October

Grief is hard. And all the firsts are hard.

You ruined Halloween forever. First Thanksgiving; Escape to the beach so it won’t seem real. First Christmas. Just fucking grit your teeth and get through it. Next year will be better. Except it’s not better, and your mom is still dead.

My own birthday, when the person who carried me for nine months didn’t call me first that morning for the first time in my life. I’m thankful that I spent my last birthday with you, in the hospital. First spring without you; You loved daffodils and called them jonquils. I planted daffs for you a week after you died, the same day Biden’s election was certified. My kids came out to tell me; it was a sunny November day. A wry smile from me, my face to the sun. It didn’t matter anymore that you called democrats baby killers or told me when Obama was elected that Tiller would end up in a burkha. The daffodils popped up in spring, and you weren’t there to see them. Dad’s first birthday without you. Your anniversary. Rollie’s eighteenth birthday and I couldn’t call you and tell you he was okay now, and your own birthday, our first without you.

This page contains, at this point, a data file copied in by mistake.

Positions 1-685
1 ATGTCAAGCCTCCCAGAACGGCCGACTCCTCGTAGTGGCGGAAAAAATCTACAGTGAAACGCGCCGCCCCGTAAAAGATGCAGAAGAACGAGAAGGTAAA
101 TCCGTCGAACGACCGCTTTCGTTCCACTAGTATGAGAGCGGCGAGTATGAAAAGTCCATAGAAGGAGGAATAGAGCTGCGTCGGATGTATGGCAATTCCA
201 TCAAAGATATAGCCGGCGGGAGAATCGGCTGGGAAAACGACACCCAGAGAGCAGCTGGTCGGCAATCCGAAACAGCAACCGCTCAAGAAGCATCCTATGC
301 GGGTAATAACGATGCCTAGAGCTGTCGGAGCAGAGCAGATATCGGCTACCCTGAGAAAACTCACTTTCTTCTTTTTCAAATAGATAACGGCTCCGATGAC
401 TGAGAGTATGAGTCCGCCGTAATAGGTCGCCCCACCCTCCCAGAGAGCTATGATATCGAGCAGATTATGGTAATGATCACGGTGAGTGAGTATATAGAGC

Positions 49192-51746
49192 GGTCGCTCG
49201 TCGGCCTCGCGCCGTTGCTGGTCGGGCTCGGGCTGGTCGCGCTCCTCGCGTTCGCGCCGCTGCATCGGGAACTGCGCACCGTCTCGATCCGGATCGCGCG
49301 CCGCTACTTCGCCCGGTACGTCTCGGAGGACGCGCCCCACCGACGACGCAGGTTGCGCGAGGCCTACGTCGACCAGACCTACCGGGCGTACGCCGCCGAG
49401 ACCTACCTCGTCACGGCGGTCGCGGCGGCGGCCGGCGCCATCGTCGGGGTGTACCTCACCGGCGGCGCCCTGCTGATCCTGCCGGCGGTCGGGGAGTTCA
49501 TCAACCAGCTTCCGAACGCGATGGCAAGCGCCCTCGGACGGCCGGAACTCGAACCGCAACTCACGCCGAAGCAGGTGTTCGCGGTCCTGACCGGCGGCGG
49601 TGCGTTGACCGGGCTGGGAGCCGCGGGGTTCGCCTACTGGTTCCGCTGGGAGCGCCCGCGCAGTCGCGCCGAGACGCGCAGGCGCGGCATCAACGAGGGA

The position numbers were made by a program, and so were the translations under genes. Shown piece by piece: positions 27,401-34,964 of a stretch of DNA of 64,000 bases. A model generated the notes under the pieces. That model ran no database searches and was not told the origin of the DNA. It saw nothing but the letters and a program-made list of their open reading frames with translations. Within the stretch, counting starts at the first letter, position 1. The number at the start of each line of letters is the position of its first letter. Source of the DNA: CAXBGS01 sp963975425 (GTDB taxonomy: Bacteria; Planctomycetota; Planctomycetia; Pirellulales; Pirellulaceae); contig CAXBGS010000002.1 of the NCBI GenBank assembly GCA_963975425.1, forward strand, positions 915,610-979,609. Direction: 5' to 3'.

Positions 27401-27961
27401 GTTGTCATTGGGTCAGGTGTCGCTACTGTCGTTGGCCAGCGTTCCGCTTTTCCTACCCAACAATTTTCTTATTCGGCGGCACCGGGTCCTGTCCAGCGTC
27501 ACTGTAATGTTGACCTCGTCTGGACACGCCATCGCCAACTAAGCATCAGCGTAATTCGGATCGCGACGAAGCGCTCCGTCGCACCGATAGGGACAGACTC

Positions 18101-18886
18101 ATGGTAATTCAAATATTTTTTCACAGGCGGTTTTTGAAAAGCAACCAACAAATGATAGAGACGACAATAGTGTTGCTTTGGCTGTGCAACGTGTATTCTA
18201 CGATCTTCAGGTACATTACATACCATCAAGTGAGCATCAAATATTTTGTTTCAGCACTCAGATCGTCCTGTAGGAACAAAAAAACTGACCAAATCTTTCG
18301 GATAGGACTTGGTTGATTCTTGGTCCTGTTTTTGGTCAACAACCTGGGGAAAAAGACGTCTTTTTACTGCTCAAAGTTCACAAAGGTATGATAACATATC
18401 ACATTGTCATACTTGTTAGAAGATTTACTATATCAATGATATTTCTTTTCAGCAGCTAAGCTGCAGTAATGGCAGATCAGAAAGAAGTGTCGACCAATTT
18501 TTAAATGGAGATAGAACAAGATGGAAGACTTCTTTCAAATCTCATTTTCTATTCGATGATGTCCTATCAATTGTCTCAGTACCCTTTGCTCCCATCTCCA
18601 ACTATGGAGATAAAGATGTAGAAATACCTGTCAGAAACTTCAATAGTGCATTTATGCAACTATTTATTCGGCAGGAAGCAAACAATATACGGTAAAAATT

And then October 1st. It was always sad for you, the month you lost Charlie, and the month you lost grandma. And the month fell on us, like a pall, with the first stray leaves falling alone. Tiller’s 16th is in two days. You will never ride in a car with her, just the two of you, like I did with Grandma when I drove her to the liquor store, wearing her green and white polka dot leisure suit and her silver sunglasses glinting in the sun. The last month of the first year. I keep replaying the last time we were all together, a Tuesday night, sitting on LeeLee’s couch, just you and me, and something deep in me knew, and I just had to get away, because something inside me was breaking.

I will never forgive or forget that I didn’t see you again until it was time to let you go. Ever. I know some people didn’t get the same comfort of sitting in wait and holding the hand and whispering the important things while the first person that greeted them in this world left it.

And each day seems like a tick on a clock counting down to when it’s been a year and it all becomes real.

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